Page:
Strengthen macroprudential regulations: ICCB
Bangladesh should direct major efforts towards strengthening macroprudential regulations and building foreign exchange reserves, according to experts.
It should carefully regulate withdrawal of fiscal support measures while ensuring consistency with monetary policy objectives keeping a credible medium-term fiscal plan in place to provide targeted relief to vulnerable households, they said.
The country should aim to ease labour market constraints, increase labour force participation, reallocate displaced workers, reduce price pressures, they said.
Ensuring effective policy coordination will be important in increasing food and energy supplies, they added.
For the energy sector, they should accelerate implementation of policies on the transition to low-carbon energy sources and introduce measures to reduce energy consumption to face climate change, they said.
The suggestions came in an editorial of the current news bulletin (Oct-Dec, 2022) of the International Chamber of Commerce Bangladesh (ICCB) yesterday.
The ICCB, the Bangladesh chapter of world business organisation the International Chamber of Commerce, said although Bangladesh may not go into recession, the country was substantially prone to many of associated risks.
Appropriate steps can help the prevailing economic situation of the country turn for the better, it said.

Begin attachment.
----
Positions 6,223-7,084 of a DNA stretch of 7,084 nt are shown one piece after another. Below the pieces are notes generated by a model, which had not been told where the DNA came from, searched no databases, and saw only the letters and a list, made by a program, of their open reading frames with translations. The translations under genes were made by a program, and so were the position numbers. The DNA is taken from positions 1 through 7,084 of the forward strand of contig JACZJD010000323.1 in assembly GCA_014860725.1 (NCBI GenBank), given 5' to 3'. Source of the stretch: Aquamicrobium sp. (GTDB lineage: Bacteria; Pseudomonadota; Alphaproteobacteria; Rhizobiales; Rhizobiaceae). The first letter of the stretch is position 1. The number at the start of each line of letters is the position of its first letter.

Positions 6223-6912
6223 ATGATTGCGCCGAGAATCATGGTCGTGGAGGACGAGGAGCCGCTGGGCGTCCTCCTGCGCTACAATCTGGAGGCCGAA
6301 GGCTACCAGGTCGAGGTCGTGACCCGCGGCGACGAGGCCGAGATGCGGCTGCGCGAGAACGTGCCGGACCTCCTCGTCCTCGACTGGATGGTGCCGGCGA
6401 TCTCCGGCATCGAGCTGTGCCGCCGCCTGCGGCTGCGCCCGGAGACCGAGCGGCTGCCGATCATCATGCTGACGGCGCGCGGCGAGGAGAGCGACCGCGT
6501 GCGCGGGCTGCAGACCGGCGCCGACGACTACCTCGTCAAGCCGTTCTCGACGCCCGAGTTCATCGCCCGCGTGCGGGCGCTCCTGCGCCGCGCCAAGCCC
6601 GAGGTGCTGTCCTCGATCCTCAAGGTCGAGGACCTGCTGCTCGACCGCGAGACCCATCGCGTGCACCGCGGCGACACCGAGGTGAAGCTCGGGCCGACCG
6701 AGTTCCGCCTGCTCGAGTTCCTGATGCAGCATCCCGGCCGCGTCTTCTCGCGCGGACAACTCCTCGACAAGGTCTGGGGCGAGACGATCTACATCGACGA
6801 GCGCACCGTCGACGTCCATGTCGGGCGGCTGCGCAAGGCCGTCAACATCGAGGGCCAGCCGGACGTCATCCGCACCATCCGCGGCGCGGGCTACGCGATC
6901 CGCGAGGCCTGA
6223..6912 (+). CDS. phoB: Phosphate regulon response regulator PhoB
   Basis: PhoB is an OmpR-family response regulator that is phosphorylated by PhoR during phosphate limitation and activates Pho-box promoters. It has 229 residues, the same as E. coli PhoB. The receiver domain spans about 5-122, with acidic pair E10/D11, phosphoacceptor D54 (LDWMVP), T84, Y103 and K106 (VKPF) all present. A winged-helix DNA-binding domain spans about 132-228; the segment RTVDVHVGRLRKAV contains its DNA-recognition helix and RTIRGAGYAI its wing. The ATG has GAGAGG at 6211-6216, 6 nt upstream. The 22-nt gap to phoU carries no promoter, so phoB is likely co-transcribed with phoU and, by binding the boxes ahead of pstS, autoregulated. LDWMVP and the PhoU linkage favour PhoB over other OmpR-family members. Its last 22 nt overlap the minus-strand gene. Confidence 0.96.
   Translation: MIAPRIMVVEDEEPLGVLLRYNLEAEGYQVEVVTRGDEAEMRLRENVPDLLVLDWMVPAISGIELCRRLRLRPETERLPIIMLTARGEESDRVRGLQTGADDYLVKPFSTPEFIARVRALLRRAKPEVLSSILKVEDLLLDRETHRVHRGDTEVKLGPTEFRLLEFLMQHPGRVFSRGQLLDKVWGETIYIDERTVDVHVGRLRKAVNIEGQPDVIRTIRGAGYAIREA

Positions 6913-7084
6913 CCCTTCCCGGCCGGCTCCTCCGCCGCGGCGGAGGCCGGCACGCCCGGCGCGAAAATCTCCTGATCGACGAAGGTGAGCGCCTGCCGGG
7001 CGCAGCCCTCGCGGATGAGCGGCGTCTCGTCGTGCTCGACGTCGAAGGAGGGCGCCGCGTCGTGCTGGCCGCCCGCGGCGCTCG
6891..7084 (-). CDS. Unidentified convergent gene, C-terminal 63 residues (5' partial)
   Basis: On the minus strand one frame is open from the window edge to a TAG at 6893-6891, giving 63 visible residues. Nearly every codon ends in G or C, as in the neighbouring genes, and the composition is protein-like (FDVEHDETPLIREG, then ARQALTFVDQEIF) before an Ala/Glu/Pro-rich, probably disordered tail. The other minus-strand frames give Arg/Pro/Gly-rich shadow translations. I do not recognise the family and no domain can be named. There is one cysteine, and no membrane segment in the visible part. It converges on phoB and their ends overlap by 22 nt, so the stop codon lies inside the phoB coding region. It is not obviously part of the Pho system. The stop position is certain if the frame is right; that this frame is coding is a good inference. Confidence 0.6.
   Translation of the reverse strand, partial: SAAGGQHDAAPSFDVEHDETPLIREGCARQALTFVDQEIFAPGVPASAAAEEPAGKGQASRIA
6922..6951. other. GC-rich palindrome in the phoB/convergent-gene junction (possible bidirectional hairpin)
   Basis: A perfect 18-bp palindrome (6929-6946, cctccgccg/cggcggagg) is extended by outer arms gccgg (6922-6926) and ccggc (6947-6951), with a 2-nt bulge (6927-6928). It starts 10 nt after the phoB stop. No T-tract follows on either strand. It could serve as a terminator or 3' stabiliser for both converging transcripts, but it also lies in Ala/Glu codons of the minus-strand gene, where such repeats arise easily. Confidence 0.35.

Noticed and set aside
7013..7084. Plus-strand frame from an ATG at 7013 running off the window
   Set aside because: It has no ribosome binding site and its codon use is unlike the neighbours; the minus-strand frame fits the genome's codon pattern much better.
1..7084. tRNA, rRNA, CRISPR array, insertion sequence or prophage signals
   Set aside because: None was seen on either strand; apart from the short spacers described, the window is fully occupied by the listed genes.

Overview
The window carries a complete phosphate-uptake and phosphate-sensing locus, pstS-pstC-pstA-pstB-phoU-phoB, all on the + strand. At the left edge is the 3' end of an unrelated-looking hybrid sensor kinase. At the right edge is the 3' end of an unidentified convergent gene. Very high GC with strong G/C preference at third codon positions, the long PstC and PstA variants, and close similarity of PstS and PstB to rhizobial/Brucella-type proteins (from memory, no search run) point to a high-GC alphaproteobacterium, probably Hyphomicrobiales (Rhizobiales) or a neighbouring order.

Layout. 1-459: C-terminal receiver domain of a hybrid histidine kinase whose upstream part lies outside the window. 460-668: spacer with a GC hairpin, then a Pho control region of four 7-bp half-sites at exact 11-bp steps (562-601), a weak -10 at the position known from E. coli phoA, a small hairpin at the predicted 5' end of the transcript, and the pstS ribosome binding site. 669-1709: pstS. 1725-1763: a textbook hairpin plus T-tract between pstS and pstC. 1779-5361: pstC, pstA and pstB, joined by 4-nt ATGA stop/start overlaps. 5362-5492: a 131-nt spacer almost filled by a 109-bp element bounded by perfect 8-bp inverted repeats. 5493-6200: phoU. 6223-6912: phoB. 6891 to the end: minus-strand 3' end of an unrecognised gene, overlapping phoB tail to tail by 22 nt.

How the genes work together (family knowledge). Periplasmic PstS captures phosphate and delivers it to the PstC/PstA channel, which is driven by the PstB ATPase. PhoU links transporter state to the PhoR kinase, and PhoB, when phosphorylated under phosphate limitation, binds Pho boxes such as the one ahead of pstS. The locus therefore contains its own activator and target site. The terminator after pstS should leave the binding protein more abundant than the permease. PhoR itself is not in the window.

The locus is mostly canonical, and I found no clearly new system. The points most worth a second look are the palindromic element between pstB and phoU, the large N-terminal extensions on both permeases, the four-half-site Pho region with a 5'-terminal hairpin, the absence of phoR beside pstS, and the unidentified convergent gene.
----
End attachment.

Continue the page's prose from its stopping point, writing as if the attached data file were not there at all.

These include diversifying the export basket, increasing remittance inflow through formal channels, streamlining public sector expenditures, rationalising mega infrastructure and other projects and undertaking effective financial sector reforms.
The global economy surpassed $100 trillion for the first time in 2022 but is likely to stall in 2023 due to last year's multifaceted shocks and challenges, said the ICCB.
The three main global growth engines -- the US, Europe and China-- will experience slower growth in 2023, it said.
Higher-than-expected and persistent inflation, tightened financial conditions, the Russia-Ukraine war, lingering of the pandemic and supply-demand mismatches further turned the global economic outlook grim, according to the editorial.
Kristalina Georgieva, chief of International Monetary Fund, warned that one-third of the world economy could be in recession in 2023.
Even countries that would not be in recession, would feel the recessionary pressure for millions of people, she adds.
The war accelerated a series of cascading and interconnected global crises in food, fuel, and energy, resulting in raising the cost of living further and adding to inflationary pressure in many countries, said the editorial.
In addition, extreme weather conditions due to climate change pose downside risks to the global economic outlook and increasing energy prices also hamper the path toward a green transition, it said.
The persisting global challenges have caused rising debt vulnerabilities and hampered the way toward recovery, which further impacted the vulnerable groups, especially low-income and developing countries, it added.
The largest slowdown of global trade in generations and a significant decline in foreign direct investment, private capital flows and remittances are also contributing to global recession, it said.
The likely recession in the developed world will spur capital outflows from the developing countries, forcing them to devalue their currencies, thus adding to rising inflation and consequently to increasing interest rates, it said.